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Author Explores The Ripple Effects Of A Kidnapping In Mexico

Antonio Ruiz-Camacho's new book Barefoot Dogs is billed as a collection of short stories, but it could easily be called a novel. Each piece provides a perspective on one horrific event: the abduction of the patriarch of a wealthy Mexican family by a drug gang.

Throughout the book, readers see how this affects children, grandchildren, mistresses and others, as the tragedy follows the family through exile in the United States and Europe

Ruiz-Camacho left Mexico over a decade ago, but like the characters in his book, he is haunted by the drug violence that has torn the country apart.

"I wanted to explore that," he tells NPR's Arun Rath. "How do you reach closure when someone you love has disappeared and you don't know what happened to them? That's one of the many things that these characters are facing."

Interview Highlights

On the current events that inspired these stories

I think the loss of someone out of a disappearance has to be one of the hardest ways of loss to endure. Many people, thousands of people have disappeared from Mexico in the last years as a result of the drug wars. That has affected me and haunted me deeply, especially because I'm now living abroad.

On the story "I Clench My Hands Into Fists and They Look Like Someone Else's," written entirely in dialogue between two siblings

For 18 years Antonio Ruiz-Camacho has worked as a journalist in Mexico, Europe and the U.S. <em>Barefoot Dogs</em> is his first book.
/ Courtesy of Scribner
Courtesy of Scribner
For 18 years Antonio Ruiz-Camacho has worked as a journalist in Mexico, Europe and the U.S. Barefoot Dogs is his first book.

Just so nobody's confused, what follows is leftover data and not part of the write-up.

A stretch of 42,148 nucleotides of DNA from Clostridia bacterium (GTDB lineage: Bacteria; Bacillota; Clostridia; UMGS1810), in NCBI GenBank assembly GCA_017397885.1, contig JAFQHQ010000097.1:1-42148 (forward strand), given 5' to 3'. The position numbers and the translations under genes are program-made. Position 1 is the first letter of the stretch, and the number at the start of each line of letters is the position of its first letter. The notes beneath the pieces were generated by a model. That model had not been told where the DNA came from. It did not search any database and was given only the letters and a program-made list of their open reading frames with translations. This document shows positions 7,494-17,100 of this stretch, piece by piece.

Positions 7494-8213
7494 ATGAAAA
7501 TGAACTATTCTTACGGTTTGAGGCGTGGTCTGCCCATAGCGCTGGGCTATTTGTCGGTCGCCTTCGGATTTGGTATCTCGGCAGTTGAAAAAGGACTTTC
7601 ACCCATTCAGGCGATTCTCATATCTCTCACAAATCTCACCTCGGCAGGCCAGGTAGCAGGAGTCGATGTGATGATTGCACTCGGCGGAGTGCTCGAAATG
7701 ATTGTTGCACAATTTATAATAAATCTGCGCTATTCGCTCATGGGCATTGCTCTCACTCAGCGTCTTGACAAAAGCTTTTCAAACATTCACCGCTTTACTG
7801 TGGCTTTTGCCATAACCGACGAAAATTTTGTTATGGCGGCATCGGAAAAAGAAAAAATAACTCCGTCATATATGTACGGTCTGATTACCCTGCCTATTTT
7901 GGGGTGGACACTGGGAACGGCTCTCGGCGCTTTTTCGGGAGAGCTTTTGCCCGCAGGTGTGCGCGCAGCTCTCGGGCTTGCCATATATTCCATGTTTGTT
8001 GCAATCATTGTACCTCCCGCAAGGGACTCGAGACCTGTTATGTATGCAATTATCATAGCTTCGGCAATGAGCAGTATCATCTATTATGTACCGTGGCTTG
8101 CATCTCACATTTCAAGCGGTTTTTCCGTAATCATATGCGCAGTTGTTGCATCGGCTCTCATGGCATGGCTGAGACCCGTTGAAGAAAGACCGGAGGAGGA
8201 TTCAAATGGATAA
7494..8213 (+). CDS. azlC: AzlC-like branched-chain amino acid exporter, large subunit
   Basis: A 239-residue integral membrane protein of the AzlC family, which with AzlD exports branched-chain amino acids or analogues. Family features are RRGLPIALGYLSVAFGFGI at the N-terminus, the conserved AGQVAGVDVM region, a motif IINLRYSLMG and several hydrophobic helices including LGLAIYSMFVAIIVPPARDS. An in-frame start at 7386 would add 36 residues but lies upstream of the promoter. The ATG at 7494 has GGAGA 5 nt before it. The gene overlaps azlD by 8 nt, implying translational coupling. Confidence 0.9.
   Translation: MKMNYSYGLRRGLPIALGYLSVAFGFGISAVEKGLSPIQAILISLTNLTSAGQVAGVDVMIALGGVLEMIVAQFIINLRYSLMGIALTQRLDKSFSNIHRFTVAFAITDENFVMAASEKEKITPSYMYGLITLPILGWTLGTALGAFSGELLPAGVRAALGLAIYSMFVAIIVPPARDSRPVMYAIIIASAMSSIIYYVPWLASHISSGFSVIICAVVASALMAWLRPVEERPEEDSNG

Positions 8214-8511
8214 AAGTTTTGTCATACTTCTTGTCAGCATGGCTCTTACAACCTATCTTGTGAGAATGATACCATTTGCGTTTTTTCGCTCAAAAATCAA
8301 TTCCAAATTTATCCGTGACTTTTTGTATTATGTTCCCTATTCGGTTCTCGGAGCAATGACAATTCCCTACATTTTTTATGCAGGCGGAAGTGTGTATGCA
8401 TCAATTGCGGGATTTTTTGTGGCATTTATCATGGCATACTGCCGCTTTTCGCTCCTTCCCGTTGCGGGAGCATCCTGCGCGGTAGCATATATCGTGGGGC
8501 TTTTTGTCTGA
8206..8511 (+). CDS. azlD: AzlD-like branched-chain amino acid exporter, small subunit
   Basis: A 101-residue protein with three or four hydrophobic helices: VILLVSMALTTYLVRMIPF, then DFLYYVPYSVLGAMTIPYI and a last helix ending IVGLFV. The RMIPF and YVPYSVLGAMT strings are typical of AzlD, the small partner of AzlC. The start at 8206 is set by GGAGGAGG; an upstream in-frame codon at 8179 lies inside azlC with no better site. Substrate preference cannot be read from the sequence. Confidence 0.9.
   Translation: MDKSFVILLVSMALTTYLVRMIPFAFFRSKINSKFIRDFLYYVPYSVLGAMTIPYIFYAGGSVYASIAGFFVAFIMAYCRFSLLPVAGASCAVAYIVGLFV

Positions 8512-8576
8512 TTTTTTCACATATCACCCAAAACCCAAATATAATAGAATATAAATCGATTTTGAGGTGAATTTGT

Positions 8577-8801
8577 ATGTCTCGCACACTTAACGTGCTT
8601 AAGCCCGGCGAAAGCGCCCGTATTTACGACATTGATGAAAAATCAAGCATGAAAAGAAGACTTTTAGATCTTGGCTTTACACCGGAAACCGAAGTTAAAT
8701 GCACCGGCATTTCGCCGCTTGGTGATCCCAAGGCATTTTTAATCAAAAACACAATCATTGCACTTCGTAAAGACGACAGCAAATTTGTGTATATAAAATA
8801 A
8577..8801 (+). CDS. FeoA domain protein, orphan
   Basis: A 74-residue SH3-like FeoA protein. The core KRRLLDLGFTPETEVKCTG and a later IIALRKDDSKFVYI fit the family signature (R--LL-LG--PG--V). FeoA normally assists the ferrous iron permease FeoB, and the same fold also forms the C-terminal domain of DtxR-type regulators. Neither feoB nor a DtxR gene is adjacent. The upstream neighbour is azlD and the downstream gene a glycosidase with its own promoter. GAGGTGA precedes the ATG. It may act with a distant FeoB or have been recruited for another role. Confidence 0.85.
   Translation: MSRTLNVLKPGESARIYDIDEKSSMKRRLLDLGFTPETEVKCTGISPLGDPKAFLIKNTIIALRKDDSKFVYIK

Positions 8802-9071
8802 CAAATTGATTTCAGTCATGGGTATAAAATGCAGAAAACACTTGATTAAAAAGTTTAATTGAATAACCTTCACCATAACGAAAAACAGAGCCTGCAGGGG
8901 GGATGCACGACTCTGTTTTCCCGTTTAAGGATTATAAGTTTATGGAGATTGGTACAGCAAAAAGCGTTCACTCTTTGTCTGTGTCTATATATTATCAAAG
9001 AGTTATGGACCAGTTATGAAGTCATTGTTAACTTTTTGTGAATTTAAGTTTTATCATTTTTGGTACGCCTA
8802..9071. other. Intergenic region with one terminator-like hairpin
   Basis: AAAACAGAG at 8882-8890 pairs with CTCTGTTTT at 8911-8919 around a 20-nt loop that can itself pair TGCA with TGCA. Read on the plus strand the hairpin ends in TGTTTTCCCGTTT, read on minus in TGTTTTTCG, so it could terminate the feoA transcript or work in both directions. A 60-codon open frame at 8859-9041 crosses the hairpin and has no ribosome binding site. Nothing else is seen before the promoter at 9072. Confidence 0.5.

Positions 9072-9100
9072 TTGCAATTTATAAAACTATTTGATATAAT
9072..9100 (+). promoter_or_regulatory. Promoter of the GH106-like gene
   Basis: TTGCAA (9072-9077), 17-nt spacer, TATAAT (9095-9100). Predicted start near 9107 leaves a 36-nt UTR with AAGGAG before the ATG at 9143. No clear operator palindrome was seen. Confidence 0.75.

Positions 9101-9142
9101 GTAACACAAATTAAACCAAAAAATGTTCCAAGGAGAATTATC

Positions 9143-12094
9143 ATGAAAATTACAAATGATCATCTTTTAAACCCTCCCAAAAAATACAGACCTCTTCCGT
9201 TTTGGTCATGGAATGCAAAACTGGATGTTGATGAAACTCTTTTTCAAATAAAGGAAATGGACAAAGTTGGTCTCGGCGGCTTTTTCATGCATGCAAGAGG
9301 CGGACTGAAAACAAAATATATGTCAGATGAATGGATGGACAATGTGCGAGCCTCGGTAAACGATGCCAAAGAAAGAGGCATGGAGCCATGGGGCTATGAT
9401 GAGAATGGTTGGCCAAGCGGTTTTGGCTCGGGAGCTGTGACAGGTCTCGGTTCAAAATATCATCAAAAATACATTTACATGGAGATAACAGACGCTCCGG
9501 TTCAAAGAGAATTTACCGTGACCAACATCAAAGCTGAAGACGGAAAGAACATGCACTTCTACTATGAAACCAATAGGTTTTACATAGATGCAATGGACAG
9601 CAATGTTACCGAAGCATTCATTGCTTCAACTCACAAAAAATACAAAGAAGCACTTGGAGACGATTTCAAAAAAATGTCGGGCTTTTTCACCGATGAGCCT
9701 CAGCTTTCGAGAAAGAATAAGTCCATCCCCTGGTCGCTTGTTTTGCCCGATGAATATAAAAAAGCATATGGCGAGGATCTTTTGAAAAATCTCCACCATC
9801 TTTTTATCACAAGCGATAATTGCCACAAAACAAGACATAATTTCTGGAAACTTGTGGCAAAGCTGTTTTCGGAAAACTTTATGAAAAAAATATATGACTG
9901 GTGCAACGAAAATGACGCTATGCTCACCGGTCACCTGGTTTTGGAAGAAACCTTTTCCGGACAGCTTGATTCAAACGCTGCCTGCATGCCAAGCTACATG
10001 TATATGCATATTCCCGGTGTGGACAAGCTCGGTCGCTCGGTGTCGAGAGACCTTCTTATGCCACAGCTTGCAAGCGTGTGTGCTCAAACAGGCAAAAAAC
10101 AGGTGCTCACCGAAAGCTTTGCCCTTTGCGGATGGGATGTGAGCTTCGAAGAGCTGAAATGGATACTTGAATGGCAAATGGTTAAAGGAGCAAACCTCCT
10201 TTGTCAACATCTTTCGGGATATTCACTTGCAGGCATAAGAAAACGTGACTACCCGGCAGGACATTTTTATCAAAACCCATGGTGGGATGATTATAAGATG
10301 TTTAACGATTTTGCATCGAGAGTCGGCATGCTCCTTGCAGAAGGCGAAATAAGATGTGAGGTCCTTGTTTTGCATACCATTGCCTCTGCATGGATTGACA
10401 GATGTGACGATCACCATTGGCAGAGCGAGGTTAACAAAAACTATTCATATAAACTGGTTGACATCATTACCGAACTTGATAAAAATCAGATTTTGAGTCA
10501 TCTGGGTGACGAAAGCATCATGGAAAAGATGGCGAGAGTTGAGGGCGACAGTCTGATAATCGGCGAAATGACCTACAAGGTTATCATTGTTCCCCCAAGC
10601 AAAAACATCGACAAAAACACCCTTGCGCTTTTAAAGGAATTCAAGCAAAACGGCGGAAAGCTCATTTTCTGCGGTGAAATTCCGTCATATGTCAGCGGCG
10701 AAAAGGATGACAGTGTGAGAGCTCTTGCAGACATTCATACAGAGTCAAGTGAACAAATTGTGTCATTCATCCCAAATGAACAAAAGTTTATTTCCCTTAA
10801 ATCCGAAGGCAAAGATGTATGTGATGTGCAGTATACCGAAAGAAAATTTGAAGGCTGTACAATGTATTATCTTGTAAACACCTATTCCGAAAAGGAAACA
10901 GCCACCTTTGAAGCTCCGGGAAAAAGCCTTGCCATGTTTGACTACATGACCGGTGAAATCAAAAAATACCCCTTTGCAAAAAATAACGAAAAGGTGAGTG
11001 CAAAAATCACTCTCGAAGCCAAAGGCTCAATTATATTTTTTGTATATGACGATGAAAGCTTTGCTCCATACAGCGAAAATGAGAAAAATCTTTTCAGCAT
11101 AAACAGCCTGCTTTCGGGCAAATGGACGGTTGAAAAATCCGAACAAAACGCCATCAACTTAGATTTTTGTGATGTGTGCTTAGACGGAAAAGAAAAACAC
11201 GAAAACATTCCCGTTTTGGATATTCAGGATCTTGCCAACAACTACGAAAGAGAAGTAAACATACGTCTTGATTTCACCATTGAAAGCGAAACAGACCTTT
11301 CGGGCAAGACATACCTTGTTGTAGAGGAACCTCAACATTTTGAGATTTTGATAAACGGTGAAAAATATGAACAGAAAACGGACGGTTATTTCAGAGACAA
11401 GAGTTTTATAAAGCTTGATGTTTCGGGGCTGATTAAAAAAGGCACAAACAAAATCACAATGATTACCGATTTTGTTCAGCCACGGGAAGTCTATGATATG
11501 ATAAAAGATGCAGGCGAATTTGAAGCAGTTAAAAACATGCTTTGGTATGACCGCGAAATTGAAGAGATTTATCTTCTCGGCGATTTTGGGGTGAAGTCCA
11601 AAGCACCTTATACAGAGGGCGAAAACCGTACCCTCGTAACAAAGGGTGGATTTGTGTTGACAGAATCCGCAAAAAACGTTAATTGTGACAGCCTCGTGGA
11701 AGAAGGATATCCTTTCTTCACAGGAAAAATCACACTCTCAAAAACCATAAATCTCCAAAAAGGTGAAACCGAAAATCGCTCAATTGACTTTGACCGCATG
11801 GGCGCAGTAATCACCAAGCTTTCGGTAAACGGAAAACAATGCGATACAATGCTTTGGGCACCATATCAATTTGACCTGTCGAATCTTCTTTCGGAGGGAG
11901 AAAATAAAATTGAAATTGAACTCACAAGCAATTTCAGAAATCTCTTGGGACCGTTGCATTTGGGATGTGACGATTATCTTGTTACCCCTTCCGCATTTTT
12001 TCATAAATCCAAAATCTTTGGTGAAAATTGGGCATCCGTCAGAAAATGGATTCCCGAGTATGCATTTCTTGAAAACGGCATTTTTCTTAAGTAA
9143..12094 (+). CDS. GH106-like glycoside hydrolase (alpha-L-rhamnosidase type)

That's a story that was fun to write but also a challenge. I wanted the reader to realize some of that claustrophobic sense of being stuck at an apartment in this place that you don't know. ... One of the novels that I really admire is Manuel Puig's Kiss of the Spider Woman [written mostly as dialogue between two prisoners] ... that was my little attempt to an homage to Manuel Puig.

In a way they are stuck. I mean, they are free to go outside, but they are alone, they are on their own, their parents are back in Mexico City. Even though they are privileged, spoiled kids in a Lower East Side apartment in Manhattan, they have lost everything they had. And I wanted to reflect that sense of loss and that sense of frailty.

On how his journalism career informed his writing

I've worked as a journalist for almost 19 years, many of those covering immigration issues both here in the States and back in Mexico. So I had the opportunity to see first-hand what immigrants of all backgrounds experience on a day-to-day basis. One of the things that has always struck me about them is their ability to reinvent themselves in these new places. How they can cope with so much without even knowing what's at stake for them. I think those experiences are present in the book.

On reactions he's gotten to the book from readers in Mexico

It's been interesting because I was a bit concerned about what friends in Mexico or people in Mexico would think about the book. Especially because, yeah, this is a big crisis going on in Mexico, but I left Mexico almost 15 years ago so I was not sure if they would think that I was allowed to be part of this conversation.

But the book has been sold to be published in Mexico in the fall and I am in charge of the translation. So to me that was like a sanction — like, "OK, I did things right here." I think more Mexicans relate to the book, and not just me.

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